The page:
Mali has been in turmoil since a 2012 separatist uprising prompted the overthrow of the country’s president. Following the collapse of the country’s central government, Mali’s humanitarian crisis has been exacerbated by the dramatic rise of armed militant groups which later provoked a foreign military intervention into Mali in early 2013. The UN Multidimensional Integrated Stabilization Mission in Mali and military missions led by G5 Sahel countries—Mali, Burkina Faso, Chad, Mauritania, and Niger—were deployed to combat extremism in the region in April 2013.  France has taken the lead in this fight in Mali through Operation Barkhane, which deployed roughly 1,600French soldiers to protect civilians and aid local military efforts. Despite The Peace and Reconciliation agreement (2017) and other international mediation efforts, terrorism and instability continue to run rampant across the region.  Over 13,000peacekeepers are working in Mali on what has been called the UN’s most dangerous mission due to the high number of attacks on peacekeepers. The complex security situation in Mali is dramatized by pervasive food shortages throughout Africa’s Sahel region and in the last five years, over 3 million lives have been affected by the highest number of floods registered In Mali’s recent history.

Primary Terrorist Presence in Mali:

  • Al Qaeda in the Islamic Maghreb (AQIM) is a jihadist militant group and U.S.-designated foreign terrorist organization (FTO) operating in the Sahara and Sahel. The group’s objectives include eliminating Western influence in Northern Africa, toppling governments deemed as traitors (Algeria, Libya, Mali, Mauritania, Morocco, Tunisia), and installing fundamentalist regimes based on sharia law.

  • Islamic State in the Greater Sahara (ISGS) is mostly concentrated along the Mali-Niger border and mainly aims to replace regional governments with an Islamic state.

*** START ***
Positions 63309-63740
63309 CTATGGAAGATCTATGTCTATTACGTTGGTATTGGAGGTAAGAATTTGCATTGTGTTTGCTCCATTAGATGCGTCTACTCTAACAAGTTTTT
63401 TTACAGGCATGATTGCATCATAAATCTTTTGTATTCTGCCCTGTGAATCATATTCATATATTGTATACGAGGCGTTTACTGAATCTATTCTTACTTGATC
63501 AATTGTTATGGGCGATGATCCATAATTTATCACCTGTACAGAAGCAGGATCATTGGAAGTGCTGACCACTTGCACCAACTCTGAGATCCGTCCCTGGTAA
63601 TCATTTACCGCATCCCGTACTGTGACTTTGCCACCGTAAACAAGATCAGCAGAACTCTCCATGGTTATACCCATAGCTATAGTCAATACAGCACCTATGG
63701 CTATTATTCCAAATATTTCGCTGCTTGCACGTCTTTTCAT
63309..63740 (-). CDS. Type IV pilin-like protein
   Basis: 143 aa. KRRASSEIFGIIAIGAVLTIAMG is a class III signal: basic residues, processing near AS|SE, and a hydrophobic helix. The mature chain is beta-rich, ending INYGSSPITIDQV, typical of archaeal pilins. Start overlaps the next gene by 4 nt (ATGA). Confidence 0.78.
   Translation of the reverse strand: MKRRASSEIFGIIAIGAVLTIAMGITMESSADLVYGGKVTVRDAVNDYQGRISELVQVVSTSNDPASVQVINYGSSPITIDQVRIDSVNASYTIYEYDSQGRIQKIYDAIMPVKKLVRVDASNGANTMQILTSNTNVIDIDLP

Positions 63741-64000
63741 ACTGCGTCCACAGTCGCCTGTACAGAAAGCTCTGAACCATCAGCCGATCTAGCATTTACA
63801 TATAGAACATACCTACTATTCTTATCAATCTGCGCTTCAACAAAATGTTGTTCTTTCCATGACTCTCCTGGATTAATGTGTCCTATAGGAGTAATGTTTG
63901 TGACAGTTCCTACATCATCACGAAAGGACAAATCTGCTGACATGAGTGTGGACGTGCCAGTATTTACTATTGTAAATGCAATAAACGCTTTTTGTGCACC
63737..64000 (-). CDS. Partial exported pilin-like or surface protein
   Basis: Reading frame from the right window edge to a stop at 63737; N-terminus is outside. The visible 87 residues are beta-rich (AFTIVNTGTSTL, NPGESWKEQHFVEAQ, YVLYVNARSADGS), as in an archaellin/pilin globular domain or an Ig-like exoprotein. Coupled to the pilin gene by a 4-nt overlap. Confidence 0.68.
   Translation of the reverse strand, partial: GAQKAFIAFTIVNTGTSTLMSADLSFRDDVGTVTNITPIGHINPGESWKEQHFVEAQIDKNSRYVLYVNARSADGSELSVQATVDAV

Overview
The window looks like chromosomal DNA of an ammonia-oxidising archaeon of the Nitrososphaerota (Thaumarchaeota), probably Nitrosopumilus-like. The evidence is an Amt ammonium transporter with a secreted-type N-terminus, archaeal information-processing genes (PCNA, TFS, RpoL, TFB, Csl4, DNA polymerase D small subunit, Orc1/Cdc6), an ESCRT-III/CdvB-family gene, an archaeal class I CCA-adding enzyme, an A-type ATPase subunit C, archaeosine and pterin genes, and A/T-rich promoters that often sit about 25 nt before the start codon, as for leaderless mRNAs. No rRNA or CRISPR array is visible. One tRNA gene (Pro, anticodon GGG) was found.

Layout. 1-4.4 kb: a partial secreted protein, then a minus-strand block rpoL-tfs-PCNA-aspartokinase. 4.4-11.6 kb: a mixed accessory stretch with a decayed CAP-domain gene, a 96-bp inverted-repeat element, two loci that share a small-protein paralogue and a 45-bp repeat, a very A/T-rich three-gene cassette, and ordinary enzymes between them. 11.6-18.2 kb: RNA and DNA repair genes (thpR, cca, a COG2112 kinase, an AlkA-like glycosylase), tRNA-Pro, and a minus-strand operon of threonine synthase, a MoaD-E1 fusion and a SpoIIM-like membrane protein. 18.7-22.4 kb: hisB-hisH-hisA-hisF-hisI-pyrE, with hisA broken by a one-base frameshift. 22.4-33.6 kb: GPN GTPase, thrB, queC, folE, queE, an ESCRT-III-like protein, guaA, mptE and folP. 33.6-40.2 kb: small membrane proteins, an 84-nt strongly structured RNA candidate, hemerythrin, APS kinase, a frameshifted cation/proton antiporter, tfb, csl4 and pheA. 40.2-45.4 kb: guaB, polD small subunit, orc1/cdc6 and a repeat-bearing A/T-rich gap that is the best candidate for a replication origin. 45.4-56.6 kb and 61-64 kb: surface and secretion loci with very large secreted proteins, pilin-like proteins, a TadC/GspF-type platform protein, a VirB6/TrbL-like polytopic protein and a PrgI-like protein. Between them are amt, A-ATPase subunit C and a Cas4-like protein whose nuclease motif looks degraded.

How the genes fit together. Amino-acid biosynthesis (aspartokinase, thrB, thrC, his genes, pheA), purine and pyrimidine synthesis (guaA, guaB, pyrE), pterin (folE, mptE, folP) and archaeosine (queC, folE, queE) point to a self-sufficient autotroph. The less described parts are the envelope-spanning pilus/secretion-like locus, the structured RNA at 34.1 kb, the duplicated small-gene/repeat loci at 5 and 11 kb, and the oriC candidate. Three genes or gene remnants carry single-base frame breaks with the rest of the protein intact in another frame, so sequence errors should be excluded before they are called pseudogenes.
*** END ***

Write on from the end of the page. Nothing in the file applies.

• Jama’at Nusrat al-Islam wal-Muslimin (JNIM) is affiliated with Al-Qaeda and aims to establish an Islamic state centered in Mali. JNIM wages attacks against security and peacekeeping forces in Mali.

  • Ansar Dine, translated as “Defenders of the Faith,” it is a militant Islamist group that was founded in December 2011 and played a vital role in the Malian 2012 coup. Ansar Dine, designated as an FTO by the U.S. in 2013, aims to establish Sharia law across Mali and targets western civilians.

  • Movement for Unity and Jihad in West Africa (MUJAO) is a U.S.-sanctioned Specially Designated Global Terrorist group. This Al Qaeda-linked group in northern Mali also aims to implement sharia law.

Other Groups Engaged in the Conflict:

  • The National Movement for the Liberation of Azawad (MNLA), formed in October 2011, is a separatist militant organization predominantly comprised of ethnic Tuaregs. The Tuaregs have rebelled against the government multiple times in an attempt to gain autonomy for the region they call Azawad.

  • G5 Sahel Joint Force is a five-nation counterterrorism military force comprised of  Mali, Mauritania, Burkina Faso, Niger, and Chad. It is endorsed by the African Union and welcomed by the UN Security Council. The EU pledged $56 million, the US $60 million and Saudi Arabia $100 million in support of G5-Sahel (HRW).

  • France launched a military intervention in Mali in 2013  to resist Islamist fighters who had hijacked a Tuareg uprising. Operation Barkhane is a French regional counterterrorism operation (4,000-strong) that conducts numerous operations in Mali (HRW).

  • The United States cut off funding to the central government after the 2012 coup; however, in support of the French-led mission to combat extremism, the U.S. established a drone base in neighboring Niger (March 2013) to provide reconnaissance to France and other partners in the region.

Human Rights, Human Trafficking and Refugee Crises:

  • There are an estimated 140,100 Malian refugees and approximately 51,960 internally displaced persons (CFR) as of late 2018.

  • Mali is a source, transit, and destination country for men, women, and children subjected to forced labor and sex trafficking. Militant groups in the Sahel region often tax the trafficking and smuggling routes so this crisis emerges both as a humanitarian and security concern.

Other restrictions on Humanitarian Aid:

  • Humanitarian agencies’ ability to deliver aid is severely hampered by the attacks by local bandits (HRW). In the past four years, 118 peacekeepers have been killed — making the U.N. mission in Mali (MINUSMA)  the world body’s deadliest ongoing peace operation (Washington Post).

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